Hey everyone! Today's post is going to be about this cute, vintage lamp I found someone throwing out. I loved the brass base with the black post but I wasn't quite sold on the lamp shade, itself. I guess it doesn't look too bad in this picture but in person it was really ugly. It was a kind of creamy tan fabric with darker brown flecks scattered throughout it. I definitely loved the base, though, and for free (!!) so I decided I could try and do something with it and revamp the shade into something a little more fresh.
Here's a picture of the lamp before I did anything to it:
I especially love the on/off flick switch! Such a cute vintage find!
From a previous garage sale, I had this giant Aztec/Mexican print blanket. I bought it for only $1 but when I got home I discovered it had some white paint blotches on it (note to self: next time check blankets thoroughly before buying!). I wasn't too bothered though, because hey, It was only a dollar and I still liked the print and thought it would be nice to use as fabric. After checking if this fabric went with the base of my lamp, I decided to use it for the lamp shade. You probably have an old lamp or shade lying around the house that could use a revamp, if so, this project is for you!
Hot Glue Gun & Glue Sticks
Sounds easy, right?
There may be an easier way to do this, but here's what I did. First, I draped a large piece of the fabric over the shade. When you have the shade covered with material, you can cut off the excess fabric you won't be using. Make sure you have extra fabric to spare when covering the lamp as it's always better to have too much and cut it away versus having too little and then having to redo the whole thing.
Once I had my shade covered and the excess fabric cut away, I poked the fabric covering the centre of my lamp shade and cut it to reveal the hole in the middle. Once again, make sure you don't trim the fabric too close to the shade as having more is always better. Remember, you can always trim away excess fabric after!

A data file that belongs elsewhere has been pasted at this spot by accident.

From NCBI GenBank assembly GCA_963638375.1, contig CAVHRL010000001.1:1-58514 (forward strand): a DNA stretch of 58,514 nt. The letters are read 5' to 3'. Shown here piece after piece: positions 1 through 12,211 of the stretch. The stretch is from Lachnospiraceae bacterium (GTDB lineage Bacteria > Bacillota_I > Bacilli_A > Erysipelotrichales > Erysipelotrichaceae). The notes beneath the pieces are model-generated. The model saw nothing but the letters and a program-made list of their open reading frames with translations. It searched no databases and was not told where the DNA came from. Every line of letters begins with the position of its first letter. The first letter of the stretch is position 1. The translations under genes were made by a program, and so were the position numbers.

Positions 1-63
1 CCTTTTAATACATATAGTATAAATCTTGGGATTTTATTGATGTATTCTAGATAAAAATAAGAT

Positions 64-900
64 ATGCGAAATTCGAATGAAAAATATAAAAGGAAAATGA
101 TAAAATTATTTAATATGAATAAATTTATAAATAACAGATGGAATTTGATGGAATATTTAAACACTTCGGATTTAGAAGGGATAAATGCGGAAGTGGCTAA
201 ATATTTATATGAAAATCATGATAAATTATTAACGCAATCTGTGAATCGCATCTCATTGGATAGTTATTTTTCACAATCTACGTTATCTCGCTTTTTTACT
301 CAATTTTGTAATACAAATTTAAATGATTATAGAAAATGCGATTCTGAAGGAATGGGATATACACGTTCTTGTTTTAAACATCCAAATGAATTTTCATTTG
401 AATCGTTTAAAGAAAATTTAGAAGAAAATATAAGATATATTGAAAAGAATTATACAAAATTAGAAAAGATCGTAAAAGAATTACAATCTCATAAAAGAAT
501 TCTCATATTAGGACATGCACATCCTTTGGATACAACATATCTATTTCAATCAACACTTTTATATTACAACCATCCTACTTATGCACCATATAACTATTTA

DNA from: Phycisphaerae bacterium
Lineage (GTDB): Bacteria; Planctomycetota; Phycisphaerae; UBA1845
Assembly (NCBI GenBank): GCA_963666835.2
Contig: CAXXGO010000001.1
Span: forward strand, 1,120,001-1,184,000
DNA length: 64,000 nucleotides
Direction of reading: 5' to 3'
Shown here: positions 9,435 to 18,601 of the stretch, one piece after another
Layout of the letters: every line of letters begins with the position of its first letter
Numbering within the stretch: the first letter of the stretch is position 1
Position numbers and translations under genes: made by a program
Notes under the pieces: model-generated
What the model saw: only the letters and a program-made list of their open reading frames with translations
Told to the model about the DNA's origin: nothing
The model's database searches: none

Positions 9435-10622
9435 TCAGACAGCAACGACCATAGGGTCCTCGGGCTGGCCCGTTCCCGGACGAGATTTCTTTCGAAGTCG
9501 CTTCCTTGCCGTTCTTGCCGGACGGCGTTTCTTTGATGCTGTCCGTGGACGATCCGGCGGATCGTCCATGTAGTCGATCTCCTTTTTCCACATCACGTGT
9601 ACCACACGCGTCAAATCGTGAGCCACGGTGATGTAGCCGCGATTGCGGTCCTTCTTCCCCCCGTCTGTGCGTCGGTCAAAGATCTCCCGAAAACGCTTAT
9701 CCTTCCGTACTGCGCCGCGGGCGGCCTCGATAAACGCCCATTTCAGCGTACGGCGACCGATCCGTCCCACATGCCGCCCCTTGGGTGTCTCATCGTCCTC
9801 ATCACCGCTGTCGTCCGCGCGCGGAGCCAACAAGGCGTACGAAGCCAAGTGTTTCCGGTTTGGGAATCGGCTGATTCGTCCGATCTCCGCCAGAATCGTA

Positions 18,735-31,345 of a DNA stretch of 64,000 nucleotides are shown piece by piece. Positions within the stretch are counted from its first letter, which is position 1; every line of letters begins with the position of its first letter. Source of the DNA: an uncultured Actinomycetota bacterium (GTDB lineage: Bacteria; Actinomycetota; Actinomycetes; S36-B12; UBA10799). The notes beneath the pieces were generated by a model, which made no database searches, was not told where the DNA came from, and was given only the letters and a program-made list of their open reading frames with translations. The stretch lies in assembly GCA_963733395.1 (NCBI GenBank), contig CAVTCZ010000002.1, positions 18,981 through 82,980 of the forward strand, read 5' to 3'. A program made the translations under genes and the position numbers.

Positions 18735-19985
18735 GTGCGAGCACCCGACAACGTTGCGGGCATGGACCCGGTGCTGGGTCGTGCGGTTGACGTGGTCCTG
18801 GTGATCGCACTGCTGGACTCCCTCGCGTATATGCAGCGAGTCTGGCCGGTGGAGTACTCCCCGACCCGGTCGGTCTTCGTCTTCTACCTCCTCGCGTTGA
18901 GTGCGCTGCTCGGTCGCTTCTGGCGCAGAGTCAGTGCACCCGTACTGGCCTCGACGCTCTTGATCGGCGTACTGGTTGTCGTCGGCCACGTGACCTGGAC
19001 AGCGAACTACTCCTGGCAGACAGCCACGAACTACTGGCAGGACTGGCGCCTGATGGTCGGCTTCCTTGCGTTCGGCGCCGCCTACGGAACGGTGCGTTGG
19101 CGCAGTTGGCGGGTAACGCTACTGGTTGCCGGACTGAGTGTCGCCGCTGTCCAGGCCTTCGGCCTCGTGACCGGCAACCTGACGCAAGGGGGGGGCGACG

Once you have your hole cut you're ready to start glue gunning! The lamp shade is divided into quarters so I started with 1 of the quarters and glued the fabric to the inside of the shade hole. Then I glued the fabric to the lamp shade itself, pressing firmly and stretching the fabric so there were no bunches or ripples in the fabric as I went along. As long as your glue is hot, you really don't need to use that much. Wait to glue the fabric to the bottom of the shade (up under the base) until the end.
Once I had finished one quarter, I started on the second. Just repeat the process and always remember to keep the fabric taut with no slack. Repeat this process for the third quarter and then stop before you move on to the fourth, and final, shade quarter. You will notice you have an excess of fabric and nowhere to glue it all. Now, you will need to create a "seam" and cut your fabric (you can see my "seam" in the picture below). Before cutting the "seam", trim away the excess fabric that you don't need, while remembering to keep enough to cover the last quarter of the lamp shade and a straight "seam". Once the excess has been trimmed, line up your fabric and make a straight line with the first quarter. Cut your "seam" so that it's straight and even. If the pattern of your fabric doesn't line up properly, that's okay. This seam can always be at the back of your lamp and therefore not as noticeable.
Once the fabric is cut and you have your seam, you glue the remaining quarter of your lamp shade. When this is finished, you will need to trim the excess fabric from the base of the shade. Remember to keep a little excess so it can fold under the bottom and be glued. Once it is trimmed, you can glue the remainder of the trim to the underside of the lamp shade.
After you have completed the shade and all the gluing, you can retouch some areas, pull off any loose threads, or trim any excess fabric that remains. Also, when using a hot glue gun, you'll probably have some loose strands of glue left behind. Remember to clean these off as well.
In the photo below you can see my "seam. The seam is the tan fabric on the left side of the lamp. Perhaps you notice that the fabric doesn't quite line up. There is a diagonal print and then a straight line print. I actually kind of like it this way, but if you don't, you can always turn the "seam" side of the lamp towards the wall where it will be less noticeable.
The finished product!
In total, this project took about an hour of my time and cost less than a dollar. The lamp was free as it was being thrown away and the fabric (the blanket) was only $1. Because I have a lot of fabric left over that I can use for future projects, I'll say that it cost less than a dollar for this one.
If you have an old lamp or shade lying around and some cool looking fabric this might just be the budget project for you!
Thanks for checking out my blog and have a great weekend! :)